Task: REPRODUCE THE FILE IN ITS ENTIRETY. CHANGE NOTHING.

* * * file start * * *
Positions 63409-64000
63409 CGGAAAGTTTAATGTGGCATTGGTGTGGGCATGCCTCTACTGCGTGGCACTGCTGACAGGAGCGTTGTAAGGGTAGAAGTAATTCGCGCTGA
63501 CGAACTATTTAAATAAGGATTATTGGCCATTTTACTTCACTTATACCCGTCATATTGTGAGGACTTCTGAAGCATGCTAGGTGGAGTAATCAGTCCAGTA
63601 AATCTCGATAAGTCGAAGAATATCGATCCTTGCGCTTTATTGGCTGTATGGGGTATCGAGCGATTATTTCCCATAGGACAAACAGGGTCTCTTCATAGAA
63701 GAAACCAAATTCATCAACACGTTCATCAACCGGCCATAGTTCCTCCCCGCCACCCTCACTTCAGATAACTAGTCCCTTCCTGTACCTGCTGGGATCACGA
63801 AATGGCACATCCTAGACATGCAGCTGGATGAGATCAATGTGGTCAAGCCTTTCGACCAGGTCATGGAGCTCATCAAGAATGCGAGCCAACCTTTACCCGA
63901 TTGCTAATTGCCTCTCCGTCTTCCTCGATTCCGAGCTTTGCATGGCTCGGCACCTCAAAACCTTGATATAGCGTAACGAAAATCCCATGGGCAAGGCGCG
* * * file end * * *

Positions 63409-64000
63409 CGGAAAGTTTAATGTGGCATTGGTGTGGGCATGCCTCTACTGCGTGGCACTGCTGACAGGAGCGTTGTAAGGGTAGAAGTAATTCGCGCTGA
63501 CGAACTATTTAAATAAGGATTATTGGCCATTTTACTTCACTTATACCCGTCATATTGTGAGGACTTCTGAAGCATGCTAGGTGGAGTAATCAGTCCAGTA
63601 AATCTCGATAAGTCGAAGAATATCGATCCTTGCGCTTTATTGGCTGTATGGGGTATCGAGCGATTATTTCCCATAGGACAAACAGGGTCTCTTCATAGAA
63701 GAAACCAAATTCATCAACACGTTCATCAACCGGCCATAGTTCCTCCCCGCCACCCTCACTTCAGATAACTAGTCCCTTCCTGTACCTGCTGGGATCACGA
63801 AATGGCACATCCTAGACATGCAGCTGGATGAGATCAATGTGGTCAAGCCTTTCGACCAGGTCATGGAGCTCATCAAGAATGCGAGCCAACCTTTACCCGA
63901 TTGCTAATTGCCTCTCCGTCTTCCTCGATTCCGAGCTTTGCATGGCTCGGCACCTCAAAACCTTGATATAGCGTAACGAAAATCCCATGGGCAAGGCGCG